There are suggestions to levy some tax on farm products to support farm income support scheme. It is difficult at a time when food prices are surging at 7.6 per cent inflation. An OECD-ICRIER report estimated that during 2014-16, farm revenues reduced 6 per cent affecting incomes of farmers by about Rs 45 lakh crore. The kisan huts and reforms in APMC are yet to come up. The experiments in some clusters in Uttarakhand and Andhra Pradesh need budgetary support.

In fact, most farmers depend on loans and many of them are in heavy debt. The farm sector needs attention but the hands of the government are tied. One reason stated to be for the farm distress is severe check on cash transactions through income-tax and banking instrumentations post note-ban. It has constricted money flow. Direct or indirect questioning is treated by farmers and traders as harassment. Transactions through banks are stressing the banking sector as well as creating bottlenecks. It has increased costs and rural distress.

This is surprising because cash circulation has increased by Rs 6 lakh crore since 2016. The obvious solution of boosting cash transaction is not being considered. The unusual fear of the black has stymied transactions, demand and development. People are receiving notices for their purchases. This further affects demand.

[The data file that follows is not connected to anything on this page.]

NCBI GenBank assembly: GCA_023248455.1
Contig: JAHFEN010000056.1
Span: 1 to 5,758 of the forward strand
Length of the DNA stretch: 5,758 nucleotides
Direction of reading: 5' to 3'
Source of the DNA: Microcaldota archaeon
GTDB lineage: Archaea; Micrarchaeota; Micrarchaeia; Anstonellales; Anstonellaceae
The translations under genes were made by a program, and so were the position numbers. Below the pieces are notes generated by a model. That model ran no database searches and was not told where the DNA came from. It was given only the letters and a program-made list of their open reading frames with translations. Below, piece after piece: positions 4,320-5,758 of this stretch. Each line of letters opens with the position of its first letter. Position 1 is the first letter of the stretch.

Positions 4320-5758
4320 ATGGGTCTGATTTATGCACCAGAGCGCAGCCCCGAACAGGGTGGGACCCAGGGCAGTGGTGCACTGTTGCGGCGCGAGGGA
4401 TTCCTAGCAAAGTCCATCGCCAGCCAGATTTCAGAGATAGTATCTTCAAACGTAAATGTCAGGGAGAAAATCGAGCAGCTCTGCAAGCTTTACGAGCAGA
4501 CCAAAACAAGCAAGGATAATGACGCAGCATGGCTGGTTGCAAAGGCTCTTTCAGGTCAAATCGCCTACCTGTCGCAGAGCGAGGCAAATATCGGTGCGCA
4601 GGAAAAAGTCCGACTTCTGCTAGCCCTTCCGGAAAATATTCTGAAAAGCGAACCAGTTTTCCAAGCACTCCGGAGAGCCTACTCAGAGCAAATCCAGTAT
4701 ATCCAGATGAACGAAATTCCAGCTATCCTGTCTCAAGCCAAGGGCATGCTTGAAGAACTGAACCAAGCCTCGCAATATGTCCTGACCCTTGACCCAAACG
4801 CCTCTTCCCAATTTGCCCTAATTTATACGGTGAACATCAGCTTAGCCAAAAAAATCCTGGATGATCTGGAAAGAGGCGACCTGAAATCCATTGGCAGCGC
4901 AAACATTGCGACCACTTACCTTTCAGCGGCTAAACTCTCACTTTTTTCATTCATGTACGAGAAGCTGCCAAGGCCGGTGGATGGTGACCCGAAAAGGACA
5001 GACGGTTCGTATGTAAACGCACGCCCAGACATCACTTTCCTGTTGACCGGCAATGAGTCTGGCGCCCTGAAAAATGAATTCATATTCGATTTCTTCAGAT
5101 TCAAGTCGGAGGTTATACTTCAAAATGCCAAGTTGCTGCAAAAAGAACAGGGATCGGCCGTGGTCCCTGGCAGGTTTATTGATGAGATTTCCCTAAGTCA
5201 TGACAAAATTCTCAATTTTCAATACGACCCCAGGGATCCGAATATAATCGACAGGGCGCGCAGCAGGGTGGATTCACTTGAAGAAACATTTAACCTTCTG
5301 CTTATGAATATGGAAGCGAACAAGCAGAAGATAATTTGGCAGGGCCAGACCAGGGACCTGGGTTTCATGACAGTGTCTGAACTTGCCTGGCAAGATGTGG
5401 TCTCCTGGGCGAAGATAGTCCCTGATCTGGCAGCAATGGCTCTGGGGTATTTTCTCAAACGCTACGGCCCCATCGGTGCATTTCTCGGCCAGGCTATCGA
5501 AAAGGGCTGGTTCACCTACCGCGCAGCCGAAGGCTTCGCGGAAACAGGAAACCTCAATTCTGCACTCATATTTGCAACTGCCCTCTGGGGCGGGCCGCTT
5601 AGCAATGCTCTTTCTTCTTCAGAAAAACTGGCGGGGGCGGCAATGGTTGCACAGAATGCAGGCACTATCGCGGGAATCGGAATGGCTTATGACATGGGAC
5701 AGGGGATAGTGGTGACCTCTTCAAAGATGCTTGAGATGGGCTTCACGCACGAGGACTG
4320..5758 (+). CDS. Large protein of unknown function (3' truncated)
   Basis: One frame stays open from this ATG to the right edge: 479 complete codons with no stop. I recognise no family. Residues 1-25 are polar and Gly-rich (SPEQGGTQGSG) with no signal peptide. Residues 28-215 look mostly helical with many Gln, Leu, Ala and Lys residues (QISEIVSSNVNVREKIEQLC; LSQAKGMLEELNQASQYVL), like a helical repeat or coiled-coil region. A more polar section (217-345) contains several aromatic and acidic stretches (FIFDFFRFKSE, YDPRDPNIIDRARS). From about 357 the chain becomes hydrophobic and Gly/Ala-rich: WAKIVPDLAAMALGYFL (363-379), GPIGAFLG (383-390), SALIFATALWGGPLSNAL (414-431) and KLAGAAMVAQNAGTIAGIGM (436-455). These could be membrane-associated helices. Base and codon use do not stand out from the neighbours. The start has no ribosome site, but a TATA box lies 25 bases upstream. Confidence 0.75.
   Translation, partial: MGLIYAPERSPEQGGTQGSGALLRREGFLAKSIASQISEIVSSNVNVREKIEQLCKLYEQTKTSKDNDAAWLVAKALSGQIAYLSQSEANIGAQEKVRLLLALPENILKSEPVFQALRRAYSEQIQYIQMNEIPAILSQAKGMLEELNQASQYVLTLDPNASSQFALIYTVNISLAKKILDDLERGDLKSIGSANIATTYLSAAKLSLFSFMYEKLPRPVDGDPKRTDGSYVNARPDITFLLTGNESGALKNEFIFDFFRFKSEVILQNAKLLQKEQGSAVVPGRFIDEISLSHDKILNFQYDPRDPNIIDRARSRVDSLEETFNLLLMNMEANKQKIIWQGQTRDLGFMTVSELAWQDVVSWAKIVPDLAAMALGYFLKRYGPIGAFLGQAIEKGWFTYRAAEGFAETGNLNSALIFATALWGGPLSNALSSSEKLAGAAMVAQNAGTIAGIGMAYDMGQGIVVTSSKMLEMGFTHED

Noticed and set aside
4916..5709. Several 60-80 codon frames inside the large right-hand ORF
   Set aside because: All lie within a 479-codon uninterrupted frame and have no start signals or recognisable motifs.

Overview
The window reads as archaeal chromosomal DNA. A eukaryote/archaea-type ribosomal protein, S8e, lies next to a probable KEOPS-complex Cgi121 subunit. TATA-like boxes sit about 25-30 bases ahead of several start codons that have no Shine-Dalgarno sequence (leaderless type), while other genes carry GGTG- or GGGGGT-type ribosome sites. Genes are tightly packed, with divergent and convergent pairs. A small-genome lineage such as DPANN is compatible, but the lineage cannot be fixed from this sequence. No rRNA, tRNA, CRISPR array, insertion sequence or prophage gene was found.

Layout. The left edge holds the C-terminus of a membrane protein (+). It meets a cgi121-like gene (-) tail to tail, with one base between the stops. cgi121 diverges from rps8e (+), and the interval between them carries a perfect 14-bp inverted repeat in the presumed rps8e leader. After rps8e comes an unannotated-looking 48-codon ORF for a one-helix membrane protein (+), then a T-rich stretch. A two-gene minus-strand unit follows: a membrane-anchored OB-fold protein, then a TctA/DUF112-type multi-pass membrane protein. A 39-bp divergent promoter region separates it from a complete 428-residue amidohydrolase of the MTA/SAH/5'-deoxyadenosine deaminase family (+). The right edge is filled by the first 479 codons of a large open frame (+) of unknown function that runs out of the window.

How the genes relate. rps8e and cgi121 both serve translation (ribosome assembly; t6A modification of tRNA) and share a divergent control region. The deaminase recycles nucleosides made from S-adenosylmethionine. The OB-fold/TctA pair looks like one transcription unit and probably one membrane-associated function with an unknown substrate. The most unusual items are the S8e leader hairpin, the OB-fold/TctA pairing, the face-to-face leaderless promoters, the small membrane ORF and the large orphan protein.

Two sectors, insurance and mutual funds have become the most undependable. People find that their hard-earned money is being robbed. Along with this bad loans and instances of rising bank fraud are shaking confidence of the people. The lowering of interest rates on savings has hit the poor, farmers, and every depositor. It must be raised to lubricate the economy through monetary policy revision.The Rs 25,000 crore bail-out package for real estate is yet to help the home-buyers. It is fraught with a risk of bank NPAs growing to quote IMF’s Gopinath.

Every government action for giving boost is fraught with risk. Its concern for reducing government expenditure is real as it does not have finance. The constriction can lead to difficult scenario and rise of commodity prices. The government has to look for ways to keep the prices in check not for the sake of the people but being the largest consumer to keep its expenses in check.

It needs to do away with severe multiple pricing as in the road, rail and banking sector through various kinds of fees, charges, cess and tolls. Each of this creates bottlenecks and increases prices. It has to have a relook at pricing petroleum, which has hit the economy hard through policies begun by the UPA government.

Each such careful cut would help the economy as for the same money more development and investments would be possible. It is an arduous but necessary task. People await a soothing budget for happiness, higher than 5.7 per cent 2019 growth and India become the global leader.

….INFA

 

The Dispatch is present across a number of social media platforms. Subscribe to our YouTube channel for exciting videos; join us on Facebook, Intagram and Twitter for quick updates and discussions. We are also available on the Telegram. Follow us on Pinterest for thousands of pictures and graphics. We care to respond to text messages on WhatsApp at 8082480136 [No calls accepted]. To contribute an article or pitch a story idea, write to us at [email protected] |Click to know more about The Dispatch, our standards and policies